This article is written by my buddy and Canadian Supertech Tim Tanguay. Thanks Tim!
- Tech Tips
This article is written by my buddy and Canadian Supertech Tim Tanguay. Thanks Tim!
Low pressures are often measured in inches of water column or “WC. Like most units of measure, it has a very simple origin, in a water manometer 1″ of water column is literally the amount of force it takes to raise the column of water by 1”. While some water manometers (water tube) are still in use the vast majority are either dial or digital gauges that still use the same scale.
1 psi is equal to 27.71 inches of water column; this is why water column is most often used to measure pressures under 1 psi. These low pressures are most often read using a manometer or a magnahelic gauge.
When we measure water column with our tools it is calibrated at atmospheric pressure or the gauge scale instead of the absolute scale. This means that for a manometer or magnahelic to be properly used they MUST be recalibrated before each (many auto calibrate to zero) to compensate for changes in elevation and barometric pressure. At altitudes over 2000′ above sea you will also need to follow manufacturer recommendations to adjust the gas valve and even change orifice sizes in some cases due to the effect the lower atmospheric pressure has on the gas.
Gas pressure is usually measured in “wc, most commonly we set single stage appliances to 3.5” wc on natural gas and 11″wc on propane. This varies based on manufacture specs, combustion analysis and meter clocking tests. Always read the manufacturer specs.
We also use “WC to check air static pressure on systems. Static pressure is pressure that is exerted in all directions in a contained space, it is not the directional force of the air.
We use a manometer or a magnahelic and measure the negative air pressure in the system return side before the blower (and after the filter whenever possible) and the positive pressure supply air side directly after the blower. By calculating the differential you come up with the total external static in water column. For example, if the return static is -0.3″wc and the supply static is +0.2″wc the total static is 0.5” wc.
Many manometers and all magnahelic gauges (to my knowledge) have two ports so you can read the differential pressure all at once. This also comes in handy when reading/testing differential pressure on many furnace air pressure switches to ensure they make and break at the proper pressure.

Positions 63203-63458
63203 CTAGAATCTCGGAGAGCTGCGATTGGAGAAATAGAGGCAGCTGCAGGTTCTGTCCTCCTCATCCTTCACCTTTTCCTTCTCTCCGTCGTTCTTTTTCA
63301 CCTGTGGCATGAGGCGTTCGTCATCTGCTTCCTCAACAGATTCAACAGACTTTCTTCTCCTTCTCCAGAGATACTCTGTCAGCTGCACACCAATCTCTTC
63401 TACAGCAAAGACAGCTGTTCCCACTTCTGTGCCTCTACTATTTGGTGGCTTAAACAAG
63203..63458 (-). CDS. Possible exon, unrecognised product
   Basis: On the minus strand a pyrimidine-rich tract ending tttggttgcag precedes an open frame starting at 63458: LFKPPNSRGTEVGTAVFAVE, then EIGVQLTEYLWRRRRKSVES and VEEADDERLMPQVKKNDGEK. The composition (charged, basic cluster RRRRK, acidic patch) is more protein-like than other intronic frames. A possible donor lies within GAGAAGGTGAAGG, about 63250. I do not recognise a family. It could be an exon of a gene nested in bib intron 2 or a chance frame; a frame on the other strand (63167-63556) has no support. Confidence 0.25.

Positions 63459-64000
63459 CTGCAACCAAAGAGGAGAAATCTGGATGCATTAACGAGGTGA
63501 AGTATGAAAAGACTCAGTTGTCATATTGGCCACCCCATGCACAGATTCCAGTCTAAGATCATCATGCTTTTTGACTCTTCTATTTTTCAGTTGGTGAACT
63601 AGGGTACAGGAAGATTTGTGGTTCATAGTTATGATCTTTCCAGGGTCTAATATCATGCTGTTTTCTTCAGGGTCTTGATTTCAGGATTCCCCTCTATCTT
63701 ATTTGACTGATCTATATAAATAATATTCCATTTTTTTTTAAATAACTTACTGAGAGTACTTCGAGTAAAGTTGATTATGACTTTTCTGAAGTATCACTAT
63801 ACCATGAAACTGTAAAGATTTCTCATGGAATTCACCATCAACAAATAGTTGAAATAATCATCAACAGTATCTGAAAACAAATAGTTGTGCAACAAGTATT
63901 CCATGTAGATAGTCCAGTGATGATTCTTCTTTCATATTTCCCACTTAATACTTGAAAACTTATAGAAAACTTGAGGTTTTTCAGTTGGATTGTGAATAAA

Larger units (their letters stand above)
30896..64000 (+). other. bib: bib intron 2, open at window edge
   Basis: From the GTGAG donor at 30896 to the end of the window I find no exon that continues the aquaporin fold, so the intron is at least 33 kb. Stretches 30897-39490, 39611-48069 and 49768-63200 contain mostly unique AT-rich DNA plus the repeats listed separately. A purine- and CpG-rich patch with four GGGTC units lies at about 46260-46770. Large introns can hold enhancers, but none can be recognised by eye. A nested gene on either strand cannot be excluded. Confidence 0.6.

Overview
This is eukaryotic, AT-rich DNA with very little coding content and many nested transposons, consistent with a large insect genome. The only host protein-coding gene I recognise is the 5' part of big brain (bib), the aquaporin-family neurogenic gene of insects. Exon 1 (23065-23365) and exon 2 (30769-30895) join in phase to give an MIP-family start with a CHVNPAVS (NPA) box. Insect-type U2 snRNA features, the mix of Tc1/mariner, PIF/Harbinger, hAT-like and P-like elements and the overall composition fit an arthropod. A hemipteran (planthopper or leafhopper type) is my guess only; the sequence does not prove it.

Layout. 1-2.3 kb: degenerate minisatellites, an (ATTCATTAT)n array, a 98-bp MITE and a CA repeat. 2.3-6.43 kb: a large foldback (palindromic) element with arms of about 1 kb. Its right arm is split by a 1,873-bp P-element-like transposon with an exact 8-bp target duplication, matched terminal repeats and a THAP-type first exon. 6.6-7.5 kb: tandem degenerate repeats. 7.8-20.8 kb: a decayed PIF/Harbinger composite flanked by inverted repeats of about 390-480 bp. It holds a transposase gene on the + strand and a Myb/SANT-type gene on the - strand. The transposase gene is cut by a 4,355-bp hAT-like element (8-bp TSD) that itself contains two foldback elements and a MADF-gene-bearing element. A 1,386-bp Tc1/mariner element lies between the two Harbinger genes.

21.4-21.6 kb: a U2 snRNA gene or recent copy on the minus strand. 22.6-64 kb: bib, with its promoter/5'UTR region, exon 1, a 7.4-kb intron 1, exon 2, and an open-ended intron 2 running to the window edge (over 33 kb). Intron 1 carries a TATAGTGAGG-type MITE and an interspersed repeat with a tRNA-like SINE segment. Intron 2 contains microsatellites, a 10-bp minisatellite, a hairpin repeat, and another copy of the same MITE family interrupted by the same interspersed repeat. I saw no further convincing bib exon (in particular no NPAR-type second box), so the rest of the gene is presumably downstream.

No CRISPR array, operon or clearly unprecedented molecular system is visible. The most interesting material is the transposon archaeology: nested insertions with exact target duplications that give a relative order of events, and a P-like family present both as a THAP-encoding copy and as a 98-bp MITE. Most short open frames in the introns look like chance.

— Bryan Orr
The gas laws. We all learned about them in school and promptly forgot all about them. I really think that we need to dig our books out, dust that information off and work to understand and apply it.
Many will say that nitrogen pressure doesn’t change with pressure like other gasses. This is false but read on.
Let’s start by looking at the pressure a little differently. Pressure is a measure of the force exerted by a gas within a container. It exerts pressure because the individual molecules of the gas are colliding with the walls of the container. Those collisions are happening because each molecule has a specific amount of energy. So, in this way, we can view pressure as a measure of the amount of energy contained within our container of gas. That might sound complicated, so let’s kind of unpack it and see if we can understand it better.
We have a container that has a fixed volume, for example, 1 cubic foot. So at 0 psig, there is a certain number of gas molecules contained within that container and a certain number of collisions with the container walls occurring.
Now, let’s take that container and we’re going to double the number of molecules inside that container without changing its size at all.. We know that the pressure increased, but what did it take to do this? Energy.
Adding those additional gas molecules required that we add energy to force that extra gas into the container. The addition of energy to force additional molecules into the container resulting in an increase in pressure. The thing to remember now is the law of conservation of energy. Energy isn’t created nor destroyed, it simply changes form.